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John Quincy Adams Ward (June 29, 1830 – May 1, 1910) was an American sculptor, who is most familiar for his over-lifesize standing statue of George Washington on the steps of Federal Hall on Wall Street.

Early years

He was born in Urbana, Ohio, a city that had been founded by his grandfather Col. William Ward, and went to live with his sister in Brooklyn, New York, where he trained under the well-established sculptor Henry Kirke Brown, who carved "J.Q.A. Ward, asst." on his equestrian monument of George Washington in Union Square. His younger brother was the artist, Edgar Melville Ward. Ward went to Washington in 1857, where he made a name with portrait busts of men in public life. In 1861 he worked for the Ames Manufacturing Company of Chicopee, Massachusetts, providing models for decorative objects including gilt-bronze sword hilts for the Union Army.[1] Ames also was one of the largest brass, bronze and iron foundries in the US.[2]

Ward set up a studio in New York City in 1861 and was elected to the National Academy of Design the following year; he was its president from 1874. In 1882 a new New York studio on 52nd Street Street was designed for him by his friend, Richard Morris Hunt who was to collaborate with him on many projects over the years.

Ward was married three times.


Nineteenth-century American commissions for sculpture were largely confined to portrait busts and monuments, where Ward was preeminent in his generation. Sculptors also made a living selling bronze reductions of their public works; Ward made use of new galvanoplastic duplicating techniques; many of Ward's reductions and galvanoplastic and die-stamped relief panels survive.

In 1903, with the collaboration of Paul Wayland Bartlett, he made the models for the marble pediment sculptures for the New York Stock Exchange. The pediment was carved by the Piccirilli Brothers.

Ward was a founder and president of the National Sculpture Society (1893–1904) and president of the National Academy of Design (1874).

He died in 1910. A copy of his Indian Hunter stands at his gravesite in Urbana.[3] His sketchbooks are conserved at the Albany Institute of History & Art.

Public Sculpture

* 1864 "Indian Hunter", Central Park, New York City.
* 1867 "The Good Samaritan" Sculpture, Ether Monument, Boston Public Garden, Boston, MA.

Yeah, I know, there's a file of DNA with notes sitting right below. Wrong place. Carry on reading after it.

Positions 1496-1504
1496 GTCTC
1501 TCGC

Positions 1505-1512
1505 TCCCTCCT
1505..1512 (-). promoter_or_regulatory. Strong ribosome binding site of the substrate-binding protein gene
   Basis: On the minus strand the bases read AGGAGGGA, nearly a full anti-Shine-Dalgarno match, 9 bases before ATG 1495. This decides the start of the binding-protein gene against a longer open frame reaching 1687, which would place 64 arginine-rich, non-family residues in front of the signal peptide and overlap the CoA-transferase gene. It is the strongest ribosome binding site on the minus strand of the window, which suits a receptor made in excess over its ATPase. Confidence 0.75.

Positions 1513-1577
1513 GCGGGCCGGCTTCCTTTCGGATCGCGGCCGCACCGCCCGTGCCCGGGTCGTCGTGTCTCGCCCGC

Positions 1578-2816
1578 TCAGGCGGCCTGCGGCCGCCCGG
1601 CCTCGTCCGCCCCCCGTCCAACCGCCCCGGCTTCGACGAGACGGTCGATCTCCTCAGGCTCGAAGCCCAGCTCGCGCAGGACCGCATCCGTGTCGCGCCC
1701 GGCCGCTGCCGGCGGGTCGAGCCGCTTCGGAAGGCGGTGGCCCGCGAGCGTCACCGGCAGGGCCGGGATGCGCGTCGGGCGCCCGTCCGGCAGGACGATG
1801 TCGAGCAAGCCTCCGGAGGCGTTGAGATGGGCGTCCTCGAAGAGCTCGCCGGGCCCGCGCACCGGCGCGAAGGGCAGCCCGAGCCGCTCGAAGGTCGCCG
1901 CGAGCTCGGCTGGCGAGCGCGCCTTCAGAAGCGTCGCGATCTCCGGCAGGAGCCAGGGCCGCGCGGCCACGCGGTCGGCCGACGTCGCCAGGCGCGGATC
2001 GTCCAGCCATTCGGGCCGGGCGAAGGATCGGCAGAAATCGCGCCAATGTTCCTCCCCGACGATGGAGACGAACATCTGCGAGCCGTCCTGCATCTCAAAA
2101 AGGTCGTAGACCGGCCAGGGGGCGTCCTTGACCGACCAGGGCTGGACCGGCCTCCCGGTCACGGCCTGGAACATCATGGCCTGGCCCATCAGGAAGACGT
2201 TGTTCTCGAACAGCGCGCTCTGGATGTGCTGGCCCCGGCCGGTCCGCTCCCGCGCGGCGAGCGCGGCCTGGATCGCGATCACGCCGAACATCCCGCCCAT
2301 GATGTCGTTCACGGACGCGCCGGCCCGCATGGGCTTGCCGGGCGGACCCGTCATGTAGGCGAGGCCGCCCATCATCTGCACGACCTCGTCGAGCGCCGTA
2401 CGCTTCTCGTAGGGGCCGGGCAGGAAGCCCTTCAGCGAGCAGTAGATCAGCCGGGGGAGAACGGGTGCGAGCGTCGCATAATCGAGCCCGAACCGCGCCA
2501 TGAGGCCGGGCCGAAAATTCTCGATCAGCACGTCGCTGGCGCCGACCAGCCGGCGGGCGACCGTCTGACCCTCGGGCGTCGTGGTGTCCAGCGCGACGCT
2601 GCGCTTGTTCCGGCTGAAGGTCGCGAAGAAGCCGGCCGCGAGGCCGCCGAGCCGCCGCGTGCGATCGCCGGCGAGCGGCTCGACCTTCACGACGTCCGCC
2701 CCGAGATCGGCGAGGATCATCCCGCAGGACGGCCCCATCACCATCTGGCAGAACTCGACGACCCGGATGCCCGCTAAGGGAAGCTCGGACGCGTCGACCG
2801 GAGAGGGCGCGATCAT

* 1869 Seventh Regiment Memorial, Central Park, New York City.[4] The bronze of a standing Union soldier is set on a high granite pedestal along the West Carriage Drive at 69th Street. Actor and dramatist Steele MacKaye, who served in the 7th Regiment, was its model.
* 1878 General George H. Thomas Monument, Thomas Circle, Washington, DC.
* 1871 Major General John F. Reynolds Statue, Gettysburg National Military Park, Gettysburg, PA.
* 1872 William Shakespeare, Central Park, New York City[5]
* 1881 "Victory" Statue, Yorktown Victory Monument, Yorktown, VA.
* 1882 George Washington Statue, Federal Hall, New York City.
* 1884 "The Pilgrim" Statue, Central Park, New York City.
* 1887 James A. Garfield Monument, Capitol Hill, Washington, DC.
* 1893 Governor Horace Fairbanks, St. Johnsbury Athenaeum, St. Johnsbury, VT.
* 1898 Equestrian statue of General Winfield S. Hancock, Smith Memorial Arch, Philadelphia, PA.


1. ^ Sharp, Lewis I., John Quincy Adams Ward: Dean of American Sculpture, University of Delaware Press, Newark, NJ, 1985 p. 40
2. ^ Ames Sword Company history
3. ^ Ohio Outdoor Sculpture Inventory.
4. ^ The bronze is signed J.Q.A. WARD 1869
5. ^ "William Shakespeare statue". New York City Department of Parks & Recreation. 2007-02-12. Retrieved 2008-10-22.

Further reading

* Lorado Taft, History of American Sculpture (New York, 1905)
* Adeline Adams, J. Q. A. Ward, An Appreciation (New York, 1911)
* ——, John Quincy Adams Ward (New York, 1912)
* Sharp, Lewis I., John Quincy Adams Ward, dean of American sculpture: with a catalogue raisonnée. (Newark: University of Delaware, 1985)
* Durante, Dianne, Outdoor Monuments of Manhattan: A Historical Guide (New York University Press, 2007): description and discussion of Ward's Washington, Greeley, Holley, Conkling, Dodge, and Shakespeare, all in New York, with a list of Ward's other works in the 5 Boroughs.


From Wikipedia. Text is available under the Creative Commons Attribution-ShareAlike License

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